This sensation, this weight, this claustrophobic feeling is magnified when you enter the costume area through a door off of the office. The door takes you to a dark, windowless unheated space with exposed pipes and concrete walls, PACKED with rolling racks of costumes. I guess this is where I mention that there is also a smell. For the record, not everyone notices, but along with that feeling of weight, there is a smell that perhaps only I smell… a smell of dampness, maybe shoes, and something I cannot identify.

Elizabeth, the FCP director gave me the tour of the neatly organized space: Wedding gowns, long gowns (mostly old prom dresses), historical, period, Fish Pirate’s Daughter (don’t touch – ever!) cocktail dresses, mens suits, mens jackets, uniforms…. and so on. I should mention that it took me over a year to successfully navigate that room! I STILL find little hidden treasures.

Fast forward. I don’t know, six weeks and hundreds of phone calls later, the play is cast, Sherry is back (yahoo), she has her vision and we take a look at what I pulled. I don’t think one thing fit properly. Dresses too tight, pants too baggy, sleeves too long. Sherry worked meticulously in an artistic notebook and started the “to do” list for each and every character. Slowly we tackled that list…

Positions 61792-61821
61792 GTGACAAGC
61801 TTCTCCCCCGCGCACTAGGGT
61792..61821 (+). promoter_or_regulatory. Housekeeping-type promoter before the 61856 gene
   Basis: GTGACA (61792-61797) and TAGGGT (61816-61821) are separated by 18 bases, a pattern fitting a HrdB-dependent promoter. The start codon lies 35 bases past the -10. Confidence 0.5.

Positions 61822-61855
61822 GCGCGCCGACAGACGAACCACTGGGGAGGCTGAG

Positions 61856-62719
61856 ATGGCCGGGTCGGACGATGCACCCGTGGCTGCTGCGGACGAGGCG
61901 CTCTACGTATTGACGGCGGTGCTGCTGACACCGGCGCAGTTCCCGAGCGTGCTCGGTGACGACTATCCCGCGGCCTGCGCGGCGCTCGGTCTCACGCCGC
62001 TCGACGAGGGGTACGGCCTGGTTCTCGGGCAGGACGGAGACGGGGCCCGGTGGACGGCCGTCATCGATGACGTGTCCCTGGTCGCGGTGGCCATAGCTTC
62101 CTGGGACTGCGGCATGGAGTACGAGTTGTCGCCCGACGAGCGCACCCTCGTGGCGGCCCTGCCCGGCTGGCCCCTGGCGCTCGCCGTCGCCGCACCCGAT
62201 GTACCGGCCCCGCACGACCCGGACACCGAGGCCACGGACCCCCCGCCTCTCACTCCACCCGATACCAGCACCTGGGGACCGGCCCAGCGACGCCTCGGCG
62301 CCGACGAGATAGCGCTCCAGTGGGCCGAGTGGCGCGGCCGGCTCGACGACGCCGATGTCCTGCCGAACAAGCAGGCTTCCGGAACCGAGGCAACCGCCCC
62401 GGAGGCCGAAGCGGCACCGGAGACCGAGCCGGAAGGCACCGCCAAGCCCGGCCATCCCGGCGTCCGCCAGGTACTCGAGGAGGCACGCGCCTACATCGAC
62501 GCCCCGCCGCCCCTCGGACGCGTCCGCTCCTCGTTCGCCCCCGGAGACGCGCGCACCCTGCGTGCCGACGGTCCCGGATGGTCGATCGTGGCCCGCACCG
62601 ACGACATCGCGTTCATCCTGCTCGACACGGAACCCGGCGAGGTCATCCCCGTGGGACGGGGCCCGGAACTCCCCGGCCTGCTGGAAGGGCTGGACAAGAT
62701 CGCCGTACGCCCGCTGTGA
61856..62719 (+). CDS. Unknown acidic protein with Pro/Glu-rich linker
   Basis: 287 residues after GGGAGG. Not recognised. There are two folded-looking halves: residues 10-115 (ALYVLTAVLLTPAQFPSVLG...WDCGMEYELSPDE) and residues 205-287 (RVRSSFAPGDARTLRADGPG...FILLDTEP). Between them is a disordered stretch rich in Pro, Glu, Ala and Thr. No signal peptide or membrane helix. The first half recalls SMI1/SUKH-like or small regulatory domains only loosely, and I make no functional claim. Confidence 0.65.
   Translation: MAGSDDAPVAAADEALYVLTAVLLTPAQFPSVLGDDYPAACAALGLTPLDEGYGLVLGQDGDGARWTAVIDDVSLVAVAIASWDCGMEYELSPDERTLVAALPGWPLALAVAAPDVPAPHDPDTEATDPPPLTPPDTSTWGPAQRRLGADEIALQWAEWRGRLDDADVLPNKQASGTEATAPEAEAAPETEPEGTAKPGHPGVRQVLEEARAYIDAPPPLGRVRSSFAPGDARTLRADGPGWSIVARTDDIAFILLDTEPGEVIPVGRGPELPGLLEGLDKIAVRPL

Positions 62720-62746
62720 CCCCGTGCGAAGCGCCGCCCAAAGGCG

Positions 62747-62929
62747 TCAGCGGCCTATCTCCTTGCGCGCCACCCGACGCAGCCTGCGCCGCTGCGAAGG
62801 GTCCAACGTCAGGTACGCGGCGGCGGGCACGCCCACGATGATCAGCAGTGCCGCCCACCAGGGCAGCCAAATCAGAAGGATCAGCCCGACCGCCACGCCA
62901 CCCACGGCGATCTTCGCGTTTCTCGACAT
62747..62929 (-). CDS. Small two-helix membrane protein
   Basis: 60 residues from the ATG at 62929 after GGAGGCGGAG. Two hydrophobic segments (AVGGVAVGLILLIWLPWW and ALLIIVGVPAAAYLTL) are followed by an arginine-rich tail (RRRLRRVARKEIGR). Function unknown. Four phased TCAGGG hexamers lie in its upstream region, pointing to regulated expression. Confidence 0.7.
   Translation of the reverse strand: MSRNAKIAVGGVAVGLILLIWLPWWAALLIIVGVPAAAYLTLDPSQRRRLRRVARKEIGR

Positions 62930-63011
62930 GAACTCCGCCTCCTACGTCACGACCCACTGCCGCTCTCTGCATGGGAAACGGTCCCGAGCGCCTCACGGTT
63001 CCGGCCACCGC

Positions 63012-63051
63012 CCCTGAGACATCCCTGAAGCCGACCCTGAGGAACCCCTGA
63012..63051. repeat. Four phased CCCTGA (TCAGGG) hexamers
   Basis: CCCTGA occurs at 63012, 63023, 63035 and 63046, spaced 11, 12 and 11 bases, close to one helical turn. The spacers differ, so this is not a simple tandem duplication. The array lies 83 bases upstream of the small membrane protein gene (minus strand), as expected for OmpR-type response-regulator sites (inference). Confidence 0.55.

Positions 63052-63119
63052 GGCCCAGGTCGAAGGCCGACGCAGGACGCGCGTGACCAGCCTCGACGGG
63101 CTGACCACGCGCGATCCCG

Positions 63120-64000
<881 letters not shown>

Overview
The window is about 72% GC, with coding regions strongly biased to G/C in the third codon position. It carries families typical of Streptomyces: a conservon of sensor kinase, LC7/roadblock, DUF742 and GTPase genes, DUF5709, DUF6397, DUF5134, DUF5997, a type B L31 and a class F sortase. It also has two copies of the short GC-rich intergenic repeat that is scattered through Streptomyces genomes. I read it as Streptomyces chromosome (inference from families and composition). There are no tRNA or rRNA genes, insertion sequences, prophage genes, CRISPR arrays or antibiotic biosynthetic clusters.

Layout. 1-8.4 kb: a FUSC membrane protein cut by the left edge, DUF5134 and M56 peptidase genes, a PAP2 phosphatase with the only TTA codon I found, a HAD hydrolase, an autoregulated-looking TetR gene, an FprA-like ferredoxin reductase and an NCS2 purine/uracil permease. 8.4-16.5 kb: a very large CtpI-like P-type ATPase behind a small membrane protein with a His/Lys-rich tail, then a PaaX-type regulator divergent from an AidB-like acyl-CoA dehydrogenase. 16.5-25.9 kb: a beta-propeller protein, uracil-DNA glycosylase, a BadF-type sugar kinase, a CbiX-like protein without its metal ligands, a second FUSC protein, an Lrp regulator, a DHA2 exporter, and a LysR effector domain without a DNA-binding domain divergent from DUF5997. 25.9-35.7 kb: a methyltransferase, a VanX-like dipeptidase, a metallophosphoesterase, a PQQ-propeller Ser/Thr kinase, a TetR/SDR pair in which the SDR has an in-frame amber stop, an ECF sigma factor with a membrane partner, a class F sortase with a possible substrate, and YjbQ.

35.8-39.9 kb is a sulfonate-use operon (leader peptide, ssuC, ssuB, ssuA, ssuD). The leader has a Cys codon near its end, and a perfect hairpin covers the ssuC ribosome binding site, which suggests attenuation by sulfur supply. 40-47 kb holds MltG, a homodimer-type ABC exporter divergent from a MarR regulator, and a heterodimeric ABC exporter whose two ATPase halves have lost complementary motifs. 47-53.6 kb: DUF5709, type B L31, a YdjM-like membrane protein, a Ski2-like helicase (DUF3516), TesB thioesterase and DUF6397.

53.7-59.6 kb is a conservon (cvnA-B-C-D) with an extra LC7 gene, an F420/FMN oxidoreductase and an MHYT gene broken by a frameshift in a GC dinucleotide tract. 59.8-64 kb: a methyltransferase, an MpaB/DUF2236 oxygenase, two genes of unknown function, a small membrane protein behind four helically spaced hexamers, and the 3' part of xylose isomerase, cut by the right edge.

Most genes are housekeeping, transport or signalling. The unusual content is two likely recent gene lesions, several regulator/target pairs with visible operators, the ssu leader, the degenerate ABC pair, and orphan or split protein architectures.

Farmers. Ducklings. Froglets. “Ugly.” Goose Squadron. Turkeys. Lily pads. Fish. Two Cats, a hen, a “Most Distinguished Duck,” and swans. I had NO idea how many details had to be considered: Goggles. Scarves. Aprons. Headpieces. Shoes, squadron boots. Chuck Taylor tennis shoes for all ducklings…orange of course, and oh-yeah, they also need snorkel flippers. From top to bottom every detail needed to be decided. Hat or no hat. Squadron hats sewn – flaps open or flaps closed? Tights. Colored or nude? And if colored? Yellow or orange? Does the duck gets the yellow crinoline or does the hen? And hurry! Hurry! that dress we ordered is too long, needs to be hemmed and it is some sort of elliptical hem that is weird and requires special pinning and two hours toiling away at Jackie’s time.